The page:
From Monday 9 August, Finnish municipalities can legally start vaccinating all children aged 12–15 against the Covid-19 disease.
The Finnish government amended the decree on coronavirus vaccination on 5 August so that all those aged 12 or over may from now on be vaccinated in Finland. The decree will enter into force on Monday.
Before, only those children aged 12 to 15 who were at risk of severe coronavirus disease were offered the vaccine.
According to the Finnish Institute for Health and Welfare (THL), municipalities will decide how to organize the vaccination of children. The vaccine doses can be administered as part of school health care or at coronavirus vaccination points where other people are also vaccinated.
However, THL admits in a statement that vaccination will not start immediately due to lack of practical arrangements. Although the legal change takes effect on Monday, the schemes are not yet decided and the municipalities will still need some time.
"Municipalities will inform people of when the vaccinations of all 12–15-year-olds will begin and where they can be vaccinated. In principle, vaccinations could start immediately on Monday, but the municipalities may require some time, of course, to make the practical arrangements," says Medical Specialist Anna Scherleitner from the Finnish Institute for Health and Welfare.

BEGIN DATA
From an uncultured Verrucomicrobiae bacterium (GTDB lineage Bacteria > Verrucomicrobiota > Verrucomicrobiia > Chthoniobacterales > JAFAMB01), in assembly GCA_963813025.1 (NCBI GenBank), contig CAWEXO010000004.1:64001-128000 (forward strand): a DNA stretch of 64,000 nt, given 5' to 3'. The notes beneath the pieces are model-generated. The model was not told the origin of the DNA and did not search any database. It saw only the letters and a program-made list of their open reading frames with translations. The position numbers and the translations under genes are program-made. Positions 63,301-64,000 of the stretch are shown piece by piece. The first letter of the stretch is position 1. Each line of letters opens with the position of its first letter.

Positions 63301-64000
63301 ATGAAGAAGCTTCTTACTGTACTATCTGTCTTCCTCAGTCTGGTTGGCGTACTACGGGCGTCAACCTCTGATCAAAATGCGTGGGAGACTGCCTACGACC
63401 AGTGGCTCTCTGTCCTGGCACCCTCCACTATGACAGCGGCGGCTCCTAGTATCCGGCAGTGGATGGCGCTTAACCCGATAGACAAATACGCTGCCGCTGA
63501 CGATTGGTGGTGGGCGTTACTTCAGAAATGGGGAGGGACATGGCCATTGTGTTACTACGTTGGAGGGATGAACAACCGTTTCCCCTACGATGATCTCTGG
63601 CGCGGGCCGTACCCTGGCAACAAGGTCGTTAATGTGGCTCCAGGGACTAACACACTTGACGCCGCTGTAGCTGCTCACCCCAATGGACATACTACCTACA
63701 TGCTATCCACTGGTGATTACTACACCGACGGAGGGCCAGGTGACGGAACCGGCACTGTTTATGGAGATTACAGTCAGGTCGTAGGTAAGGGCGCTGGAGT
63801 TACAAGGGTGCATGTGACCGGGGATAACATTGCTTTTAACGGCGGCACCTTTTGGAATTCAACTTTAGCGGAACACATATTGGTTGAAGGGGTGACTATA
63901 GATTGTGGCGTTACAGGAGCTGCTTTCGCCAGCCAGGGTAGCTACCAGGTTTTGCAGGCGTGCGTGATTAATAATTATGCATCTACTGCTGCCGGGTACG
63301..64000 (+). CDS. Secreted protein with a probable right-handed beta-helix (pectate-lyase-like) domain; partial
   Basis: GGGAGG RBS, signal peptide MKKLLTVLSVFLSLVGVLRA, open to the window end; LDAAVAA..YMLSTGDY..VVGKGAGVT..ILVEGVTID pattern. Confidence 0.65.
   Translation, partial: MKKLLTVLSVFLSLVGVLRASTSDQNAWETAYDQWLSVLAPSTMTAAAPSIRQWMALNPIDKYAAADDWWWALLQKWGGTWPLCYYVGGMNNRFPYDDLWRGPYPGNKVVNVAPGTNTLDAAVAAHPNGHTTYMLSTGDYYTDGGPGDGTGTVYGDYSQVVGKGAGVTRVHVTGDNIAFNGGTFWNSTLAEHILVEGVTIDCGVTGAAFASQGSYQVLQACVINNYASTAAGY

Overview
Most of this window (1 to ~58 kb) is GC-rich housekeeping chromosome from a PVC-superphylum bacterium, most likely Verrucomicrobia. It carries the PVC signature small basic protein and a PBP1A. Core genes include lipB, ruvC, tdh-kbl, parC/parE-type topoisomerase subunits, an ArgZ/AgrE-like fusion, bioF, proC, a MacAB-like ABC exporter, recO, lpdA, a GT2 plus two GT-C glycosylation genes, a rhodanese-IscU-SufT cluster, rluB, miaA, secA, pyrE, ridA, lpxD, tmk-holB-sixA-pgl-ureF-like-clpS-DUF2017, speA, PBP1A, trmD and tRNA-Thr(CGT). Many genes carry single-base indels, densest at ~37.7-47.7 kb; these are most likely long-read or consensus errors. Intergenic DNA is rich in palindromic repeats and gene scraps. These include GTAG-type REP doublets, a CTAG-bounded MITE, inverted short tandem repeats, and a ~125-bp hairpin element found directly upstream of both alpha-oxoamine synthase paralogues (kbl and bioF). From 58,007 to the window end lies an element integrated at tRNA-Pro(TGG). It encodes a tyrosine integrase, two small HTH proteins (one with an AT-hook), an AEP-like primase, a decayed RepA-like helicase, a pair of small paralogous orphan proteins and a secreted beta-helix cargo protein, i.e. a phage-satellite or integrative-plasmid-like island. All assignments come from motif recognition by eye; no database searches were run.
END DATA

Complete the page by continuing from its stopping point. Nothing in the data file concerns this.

Pfizer and Moderna
The plan of the Finnish health authorities is to vaccinate children aged 12-15 years with the Pfizer-Biontech and Moderna vaccines. Both "are mRNA that provide good protection against coronavirus disease and excellent protection against its severe forms," says THL.
Research showed that the adverse vaccine effects experienced by young people are similar to those for adults. The most common side effects observed were mild and transient, such as pain and redness at the injection site, headaches and fever.
"One very rare adverse effect for recipients of an mRNA vaccine has been myocarditis or pericarditis, which are both heart conditions. Such cases have been observed especially in young men following their second vaccine dose, and the symptoms have started within 14 days of vaccination. The symptoms have in most cases been the same as in myocarditis in general and the patients have recovered well," THL says.
Minors can decide
Minors can decide for themselves if they want to receive a Covid-19 vaccines if a healthcare professional considers that they are able to make such decision.
There is no age limit in the law for the child's right to self-determination, which is why the matter is assessed on a case-by-case basis. This is also the case in Finland for other vaccines.
If the child is unable to make decisions on their care, the consent of the guardians is required for the vaccination decision. In these situations, the municipality arranging the vaccination requests such consent.